“I’m real. I’m a real dictator!”, Donald Trump will exclaim, Pinocchio style, if ever he manages to emulate Turkish President Recep Tayyip Erdogan’s iron grip on domestic monetary policy.
Turkey slashed rates by another 200bps on Thursday, 50bp more than consensus was expecting, bringing the total amount of easing under Governor Murat Uysal to 1,200bps. Uysal delivered the largest cut in history shortly after being installed in July, after Murat Cetinkaya was unceremoniously ousted for refusing to ease fast enough to satisfy an impatient Erdogan.
“We will be moving to single digits in interest rates in 2020”, the incorrigible autocrat declared, earlier this week in the lead up to CBT’s final scheduled meeting of the year. Analysts have habitually underestimated CBT’s penchant for placating NATO’s favorite autocrat. Of the 1,200bps in cuts delivered over the last six months, consensus has predicted just 1,000 of them.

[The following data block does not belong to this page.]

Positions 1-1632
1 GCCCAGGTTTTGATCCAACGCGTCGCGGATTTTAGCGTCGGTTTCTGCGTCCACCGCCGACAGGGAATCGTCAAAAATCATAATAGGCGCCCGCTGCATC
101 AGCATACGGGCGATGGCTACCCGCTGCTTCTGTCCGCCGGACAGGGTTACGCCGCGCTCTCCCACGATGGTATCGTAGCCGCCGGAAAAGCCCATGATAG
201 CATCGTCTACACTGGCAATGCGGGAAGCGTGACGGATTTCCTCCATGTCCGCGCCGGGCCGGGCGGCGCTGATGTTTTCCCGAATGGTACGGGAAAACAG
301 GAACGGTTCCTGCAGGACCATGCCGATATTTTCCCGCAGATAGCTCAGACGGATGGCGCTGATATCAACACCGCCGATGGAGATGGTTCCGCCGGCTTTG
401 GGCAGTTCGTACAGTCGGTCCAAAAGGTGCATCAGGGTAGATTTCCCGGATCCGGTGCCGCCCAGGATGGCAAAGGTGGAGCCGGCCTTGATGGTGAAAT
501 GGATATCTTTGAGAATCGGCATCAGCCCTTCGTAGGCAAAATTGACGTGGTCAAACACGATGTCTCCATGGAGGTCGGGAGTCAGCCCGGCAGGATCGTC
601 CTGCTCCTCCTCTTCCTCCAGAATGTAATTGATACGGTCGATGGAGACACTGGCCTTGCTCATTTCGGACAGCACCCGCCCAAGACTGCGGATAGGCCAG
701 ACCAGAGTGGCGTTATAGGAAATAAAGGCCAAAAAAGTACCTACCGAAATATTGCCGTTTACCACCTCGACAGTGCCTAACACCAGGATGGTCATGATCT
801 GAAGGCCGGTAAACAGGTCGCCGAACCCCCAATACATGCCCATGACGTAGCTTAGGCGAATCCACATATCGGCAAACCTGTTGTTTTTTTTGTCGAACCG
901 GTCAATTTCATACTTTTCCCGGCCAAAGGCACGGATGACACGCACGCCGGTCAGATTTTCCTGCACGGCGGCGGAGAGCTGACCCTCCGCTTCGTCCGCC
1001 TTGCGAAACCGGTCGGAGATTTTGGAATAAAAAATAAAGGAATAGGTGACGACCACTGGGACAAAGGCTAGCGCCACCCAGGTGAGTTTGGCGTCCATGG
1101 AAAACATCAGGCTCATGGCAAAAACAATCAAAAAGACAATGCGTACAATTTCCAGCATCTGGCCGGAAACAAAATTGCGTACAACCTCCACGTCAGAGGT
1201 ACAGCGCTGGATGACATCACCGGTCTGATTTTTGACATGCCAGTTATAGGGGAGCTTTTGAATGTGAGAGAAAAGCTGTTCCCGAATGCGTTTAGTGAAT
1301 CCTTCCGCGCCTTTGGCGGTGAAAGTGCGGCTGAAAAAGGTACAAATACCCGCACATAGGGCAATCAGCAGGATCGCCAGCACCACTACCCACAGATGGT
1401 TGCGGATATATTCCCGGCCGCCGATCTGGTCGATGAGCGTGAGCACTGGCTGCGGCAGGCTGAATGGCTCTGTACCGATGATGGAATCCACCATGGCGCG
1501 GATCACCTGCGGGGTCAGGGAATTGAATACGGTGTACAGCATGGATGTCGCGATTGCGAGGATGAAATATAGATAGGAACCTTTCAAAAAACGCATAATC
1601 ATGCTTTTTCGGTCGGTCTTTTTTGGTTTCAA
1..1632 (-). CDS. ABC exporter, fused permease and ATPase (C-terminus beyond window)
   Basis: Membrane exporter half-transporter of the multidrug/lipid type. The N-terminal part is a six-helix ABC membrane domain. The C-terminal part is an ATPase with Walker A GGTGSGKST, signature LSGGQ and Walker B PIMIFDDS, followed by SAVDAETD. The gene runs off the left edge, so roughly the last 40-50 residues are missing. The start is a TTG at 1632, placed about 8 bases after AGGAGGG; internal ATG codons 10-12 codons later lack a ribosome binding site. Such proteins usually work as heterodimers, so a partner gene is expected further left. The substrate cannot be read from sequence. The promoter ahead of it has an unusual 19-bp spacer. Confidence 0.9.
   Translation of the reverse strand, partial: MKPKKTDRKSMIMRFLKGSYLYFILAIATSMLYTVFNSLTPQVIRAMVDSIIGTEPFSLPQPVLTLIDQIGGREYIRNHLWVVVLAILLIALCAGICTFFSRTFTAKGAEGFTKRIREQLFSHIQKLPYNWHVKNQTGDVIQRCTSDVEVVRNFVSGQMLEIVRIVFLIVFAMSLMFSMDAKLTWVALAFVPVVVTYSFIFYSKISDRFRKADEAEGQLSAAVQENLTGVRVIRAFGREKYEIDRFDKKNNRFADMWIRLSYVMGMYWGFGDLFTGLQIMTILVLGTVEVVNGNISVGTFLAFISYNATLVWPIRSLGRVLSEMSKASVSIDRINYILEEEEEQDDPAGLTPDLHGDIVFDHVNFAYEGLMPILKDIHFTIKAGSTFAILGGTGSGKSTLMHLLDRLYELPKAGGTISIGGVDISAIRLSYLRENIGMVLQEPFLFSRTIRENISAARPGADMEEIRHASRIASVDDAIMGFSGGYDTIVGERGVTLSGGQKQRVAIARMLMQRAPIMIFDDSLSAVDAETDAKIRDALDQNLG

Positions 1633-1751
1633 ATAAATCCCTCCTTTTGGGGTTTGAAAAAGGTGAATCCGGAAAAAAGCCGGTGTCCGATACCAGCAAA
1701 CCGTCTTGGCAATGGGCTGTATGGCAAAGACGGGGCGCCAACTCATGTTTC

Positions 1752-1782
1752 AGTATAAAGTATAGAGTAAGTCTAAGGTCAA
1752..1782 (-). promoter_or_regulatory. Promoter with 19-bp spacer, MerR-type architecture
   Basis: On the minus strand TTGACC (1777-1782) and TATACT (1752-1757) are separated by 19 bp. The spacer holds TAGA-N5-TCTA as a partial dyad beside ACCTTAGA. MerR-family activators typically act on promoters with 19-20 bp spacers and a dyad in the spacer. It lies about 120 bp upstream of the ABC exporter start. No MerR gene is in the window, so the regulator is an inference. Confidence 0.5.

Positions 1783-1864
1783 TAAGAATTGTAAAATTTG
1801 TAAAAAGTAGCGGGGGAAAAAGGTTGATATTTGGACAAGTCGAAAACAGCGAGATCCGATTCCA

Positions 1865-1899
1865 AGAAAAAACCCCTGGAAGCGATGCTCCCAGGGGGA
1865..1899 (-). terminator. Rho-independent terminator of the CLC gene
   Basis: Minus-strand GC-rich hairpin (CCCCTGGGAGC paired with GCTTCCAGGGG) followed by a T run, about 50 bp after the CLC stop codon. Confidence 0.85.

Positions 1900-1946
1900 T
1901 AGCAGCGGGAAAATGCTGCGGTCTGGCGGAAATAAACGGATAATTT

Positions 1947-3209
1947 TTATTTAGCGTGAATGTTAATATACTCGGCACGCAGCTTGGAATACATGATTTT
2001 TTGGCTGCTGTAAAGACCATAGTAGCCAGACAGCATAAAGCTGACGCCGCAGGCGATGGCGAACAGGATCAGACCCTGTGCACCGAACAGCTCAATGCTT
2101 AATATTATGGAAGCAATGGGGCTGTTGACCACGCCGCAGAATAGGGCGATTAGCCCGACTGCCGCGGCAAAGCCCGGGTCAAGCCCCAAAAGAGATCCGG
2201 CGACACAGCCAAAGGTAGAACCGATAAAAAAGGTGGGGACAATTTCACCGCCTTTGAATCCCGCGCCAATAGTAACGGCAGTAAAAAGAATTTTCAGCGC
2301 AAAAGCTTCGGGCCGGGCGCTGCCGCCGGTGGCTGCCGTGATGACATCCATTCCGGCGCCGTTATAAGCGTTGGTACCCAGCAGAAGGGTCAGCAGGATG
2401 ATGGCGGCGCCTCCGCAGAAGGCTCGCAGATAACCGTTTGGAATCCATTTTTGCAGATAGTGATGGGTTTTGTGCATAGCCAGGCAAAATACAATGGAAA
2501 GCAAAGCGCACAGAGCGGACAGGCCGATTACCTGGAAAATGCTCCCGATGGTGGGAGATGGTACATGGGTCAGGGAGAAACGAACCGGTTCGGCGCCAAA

Inflation has come down markedly from the extremely hot levels seen during last year’s currency crisis, and generally speaking, the lira has remained stable, even amid the October geopolitical earthquake that accompanied Erdogan’s cross-border incursion in Syria.
And yet, as you can see from the visual, Turkey’s real rate cushion is now almost gone. That is a clear risk and puts the country at risk of capital flight.
“With headline CPI having risen back to 10.6% YoY in November, and with the CBRT as well as the government anticipating inflation to reach 12% by year-end, another substantial rate cut would effectively eradicate the real interest rate buffer”, SocGen’s Phoenix Kalen cautioned in a Tuesday note, adding that “Turkey continues to see modest outflows from the bond markets [and] after three consecutive meetings in which actual rate cuts have significantly exceeded expectations, the analyst community has recalibrated and is gearing up for a chunky triple-digit bp cut”.
Suffice to say Thursday’s move counts as “chunky”.
For now, Erdogan can justify this – sort of. The stable lira and inflation less than half of where it was at the highs in 2018 leaves some scope for easing, especially given the “recessionary dynamics still lingering in the Turkish economy” (to quote Kalen’s euphemistic assessment).
But, after today’s move, there is arguably no more room for easing. If there is, it is extremely circumscribed.
That reality will not stop Erdogan from pressing for more, though, you can be absolutely sure of that.
And unlike Donald Trump, when he “asks” for something from the central bank, he gets it.